E. Sally Ward (a), Peter Jones (b), Tim Buss (c), Cristina Rada (d), Gregory Winter (e) and Richard Willson (f)
a Centre for Cancer Immunology, University of Southampton, Southampton, UK
b Lode, Cambridge, UK
c Proteogenomics Research Institute for Systems Medicine, San Diego, USA
d MRC Laboratory of Molecular Biology, Cambridge, UK
e Trinity College, Cambridge, UK
f Department of Chemical and Biomolecular Engineering, University of Houston, Houston, TX, USA
Photo courtesy of Kathleen Foote.
Jefferson (Jeff) Foote sadly passed away of pancreatic cancer on January 17, 2020 at the age of 64. He was a leading figure in physical immunochemistry and antibody humanization, a polymath of broad interests, and a wonderful friend and colleague. Jeff was born in Chicago and grew up in Tarrytown, NY. Following graduation from Harvard University where he worked in the laboratory of William Lipscomb, he earned his Ph.D. at Berkeley with Howard Schachman, studying the canonical aspartate transcarbamylase system. In 1985 he moved to the Laboratory of Molecular Biology (LMB) in Cambridge, where he worked with (now Sir) Greg Winter and then with Cesar Milstein. During his time in Cambridge, Jeff applied his understanding of protein biophysics and interaction kinetics to address problems in immunochemistry, increasingly leveraging the availability of the first emerging crystal structures of antibody-antigen complexes. This was before the BIAcore/surface plasmon resonance era that started in the early 1990s, and the work required a comprehensive knowledge of the inner workings of fluorometers, including stop-flow, and the associated mathematical tools. Jeff imported a Macintosh (“Mac”) culture to the laboratory, which was well-received by other local Mac fans in days when benchtop computers were still something of a novelty and there was a threat of other personal computer models becoming the norm.
Whilst at the LMB, Jeff made significant contributions in areas ranging from state-of-the-art antibody engineering to fundamental aspects of B cell biology, including the first description of the CDR grafting, or humanization, of an antibody specific for a hapten. Jeff applied his expertise to determine the affinities of the test grafts, enabling the design principles of the engineered antibodies to be verified in precise, quantitative terms. This seminal study formed the foundation for the subsequent avalanche of therapeutic antibody humanizations, the first of which was the CD52-specific antibody Campath-1 (Alemtuzumab) generated in the Winter/Waldmann laboratories and used to treat chronic lymphocytic leukemia and multiple sclerosis. In addition, Jeff used the first antibody to be structurally solved in complex with antigen, the anti-lysozyme antibody D1.3, to define how framework residue modifications could restore binding behavior close to that of the donor (rodent) antibody to a humanized antibody. As well as the biophysical characterization of framework mutants, he was also the first to synthesize a “consensus” framework.[2,3]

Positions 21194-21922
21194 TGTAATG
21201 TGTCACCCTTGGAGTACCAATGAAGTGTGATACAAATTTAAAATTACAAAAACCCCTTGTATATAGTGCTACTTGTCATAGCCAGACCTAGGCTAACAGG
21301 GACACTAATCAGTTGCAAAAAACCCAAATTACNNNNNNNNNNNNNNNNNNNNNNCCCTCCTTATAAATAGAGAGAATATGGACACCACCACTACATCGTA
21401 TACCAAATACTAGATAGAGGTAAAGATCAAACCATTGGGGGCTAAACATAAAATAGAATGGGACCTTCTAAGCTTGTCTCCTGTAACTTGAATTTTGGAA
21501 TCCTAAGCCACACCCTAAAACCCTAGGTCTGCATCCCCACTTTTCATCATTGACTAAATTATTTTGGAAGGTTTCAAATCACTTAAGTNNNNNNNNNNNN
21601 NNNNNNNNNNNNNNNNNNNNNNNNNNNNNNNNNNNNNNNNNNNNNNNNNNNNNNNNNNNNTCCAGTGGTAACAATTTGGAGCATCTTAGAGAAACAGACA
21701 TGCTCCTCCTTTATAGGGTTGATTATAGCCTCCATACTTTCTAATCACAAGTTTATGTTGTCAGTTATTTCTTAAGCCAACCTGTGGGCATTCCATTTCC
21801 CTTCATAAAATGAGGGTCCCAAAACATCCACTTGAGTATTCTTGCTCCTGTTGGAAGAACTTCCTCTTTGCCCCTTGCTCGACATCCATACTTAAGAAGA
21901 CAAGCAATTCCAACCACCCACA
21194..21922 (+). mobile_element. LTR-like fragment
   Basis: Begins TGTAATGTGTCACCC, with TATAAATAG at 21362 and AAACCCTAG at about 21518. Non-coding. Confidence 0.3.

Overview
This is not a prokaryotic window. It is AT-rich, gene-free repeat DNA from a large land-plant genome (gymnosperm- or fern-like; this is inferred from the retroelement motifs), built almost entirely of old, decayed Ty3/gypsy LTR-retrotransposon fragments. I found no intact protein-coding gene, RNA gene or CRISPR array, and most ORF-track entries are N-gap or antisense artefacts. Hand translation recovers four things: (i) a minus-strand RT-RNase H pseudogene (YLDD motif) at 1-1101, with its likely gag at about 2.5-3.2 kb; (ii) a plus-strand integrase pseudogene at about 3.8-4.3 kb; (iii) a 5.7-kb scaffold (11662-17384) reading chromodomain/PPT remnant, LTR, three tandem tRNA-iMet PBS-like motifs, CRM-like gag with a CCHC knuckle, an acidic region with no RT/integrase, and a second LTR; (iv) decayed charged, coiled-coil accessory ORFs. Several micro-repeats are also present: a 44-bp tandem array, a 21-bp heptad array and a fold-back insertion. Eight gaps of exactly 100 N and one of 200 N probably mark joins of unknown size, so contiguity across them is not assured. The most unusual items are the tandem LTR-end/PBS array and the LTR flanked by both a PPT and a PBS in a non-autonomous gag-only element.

In parallel to Jeff’s work on antibody humanization, he carried out an extensive analysis with Cesar Milstein on how the maturation of the immune response is accompanied by an increased on-rate of antibodies for binding to their antigen. This study led to the paradigm that the selection of the “fittest” B cells is driven by interaction kinetics. Subsequently, in a second publication with Cesar, Jeff observed that antibodies could undergo switching between different conformations (“conformational isomerism”), resulting in bi- or triphasic interaction kinetics. This not only provided a molecular mechanism for the further diversification of antibodies, but also challenged the longstanding axiom that each lymphocyte produces an antibody with a single combining site.
Jeff was one of those more civilized members of the LMB who drove into work, rather than arriving with the appearance of a half-drowned rat following a cycle ride in the wintry, wet days that were common in Cambridge. Whilst working with Greg Winter in the tiny 5-6 person laboratory known as T4, Jeff relished being in the thick of the day-to-day, frequently frenetic activities. The day usually started with copious quantities of “Java”, an almost toxic, viscous dark brown liquid that kept the group members charged and running. Given that antibody humanization and, subsequently, antibody repertoire work were ongoing in the laboratory at this time, there was rarely a dull moment.